Go to National Library of New Zealand Te Puna Mātauranga o Aotearoa
Volume 21, 1888
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3.  " On the Mole-cricket in New Zealand (Gryllotalpa vulgaris)," by T. W. Kirk, F.R.M.S. (Transactions, p. 233.)

Mr. Hudson remarked that the mole-cricket had been the subject of many interesting memoirs on the anatomy of insects, and its arrival would therefore be interesting to entomologists. He did not think it was likely to do as much harm as the author thought.

Mr. Brandon said it was a pity this insect should have been introduced, and he thought information should be circulated as to the best means of getting rid of it.

The President remarked that from an entomological point of view the occurrence here of these mole-crickets was interesting. As for their hurtful propensities, opinions seemed to be divided; but it should always be remembered that comparisons between New Zealand and England were not always correct, on account of the difference of climate. He, however, took the opportunity of saying that experience in this country seemed to point to the fact that imported animals, probably both useful and noxious, unless fostered in some special way, after greatly increasing for some time, appeared to decrease. As instances of this, in connection with useful animals, might be taken the pheasants and partridges, which in some parts of the colony—for example, North Canterbury and Amuri— after growing into such numbers that they might be seen in every paddock, were now becoming rare, if not very rare. Doubtless poachers, cats, fires, rats, &c, had something to do with this; but he thought they did not account for all of it. Nor could it be said that these birds were not adapted to the country, else why had they increased so largely ? In like manner, he was informed, one of our worst insect-enemies, Icerya purchasi, is supposed to be doing much less damage than formerly, if it is not, indeed, dying out altogether. It may be that some law obtains whereby new importations, good or bad, useful or noxious, flourish with excessive fertility for a while, and then are apt to die out. Perhaps this would be the case even with the rabbit; perhaps also these mole-crickets would come under the same law.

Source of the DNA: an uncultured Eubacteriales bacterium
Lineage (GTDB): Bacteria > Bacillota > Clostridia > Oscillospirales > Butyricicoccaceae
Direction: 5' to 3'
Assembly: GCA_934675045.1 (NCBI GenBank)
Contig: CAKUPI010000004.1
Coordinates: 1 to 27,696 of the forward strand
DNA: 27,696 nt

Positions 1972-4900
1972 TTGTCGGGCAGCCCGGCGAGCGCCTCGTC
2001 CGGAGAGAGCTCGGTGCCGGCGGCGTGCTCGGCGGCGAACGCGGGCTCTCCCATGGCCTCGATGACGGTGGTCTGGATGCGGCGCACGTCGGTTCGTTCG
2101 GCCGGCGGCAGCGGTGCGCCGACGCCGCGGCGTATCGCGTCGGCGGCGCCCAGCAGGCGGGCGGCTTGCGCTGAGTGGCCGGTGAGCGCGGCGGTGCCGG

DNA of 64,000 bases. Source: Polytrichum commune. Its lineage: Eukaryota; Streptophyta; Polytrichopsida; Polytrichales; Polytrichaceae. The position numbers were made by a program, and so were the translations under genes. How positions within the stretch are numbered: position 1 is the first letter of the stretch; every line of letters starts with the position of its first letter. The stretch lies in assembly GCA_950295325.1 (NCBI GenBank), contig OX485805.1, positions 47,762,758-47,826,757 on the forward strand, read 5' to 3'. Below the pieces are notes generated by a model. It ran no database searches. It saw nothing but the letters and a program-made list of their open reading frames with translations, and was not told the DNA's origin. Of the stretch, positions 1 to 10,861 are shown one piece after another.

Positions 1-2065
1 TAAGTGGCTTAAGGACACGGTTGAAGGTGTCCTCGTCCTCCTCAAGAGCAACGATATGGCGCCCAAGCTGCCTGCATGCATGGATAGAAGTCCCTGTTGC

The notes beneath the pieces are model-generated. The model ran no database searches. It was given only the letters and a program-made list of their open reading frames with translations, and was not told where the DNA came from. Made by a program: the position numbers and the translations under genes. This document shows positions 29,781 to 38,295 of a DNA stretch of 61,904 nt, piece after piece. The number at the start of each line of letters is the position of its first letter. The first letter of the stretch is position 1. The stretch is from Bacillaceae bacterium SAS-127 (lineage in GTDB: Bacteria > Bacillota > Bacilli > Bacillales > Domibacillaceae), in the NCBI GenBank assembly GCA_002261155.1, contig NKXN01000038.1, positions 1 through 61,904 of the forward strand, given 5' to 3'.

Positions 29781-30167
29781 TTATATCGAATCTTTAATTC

Mr. Park did not think there was any great danger to be apprehended from the rapid spread of the mole-cricket, which, according to Mr. Kirk's own statement, had only increased at the rate of 100 per cent, in seven years. He thought there was nothing in this to alarm farmers or gardeners.

Mr. Kirk, in reply, said that the farmers and market-gardeners had a much more lively interest in the mole-cricket than entomologists had, as they would be direct losers should the insect increase rapidly, while the scientists' interest was purely intellectual. He had not stated that the insect had only increased at the rate of 100 per cent.; he merely said that only three specimens had fallen into his hands: but he had not looked for them, and probably, now attention had been directed to the subject, we should find that many other persons had observed the creature without knowing what it was.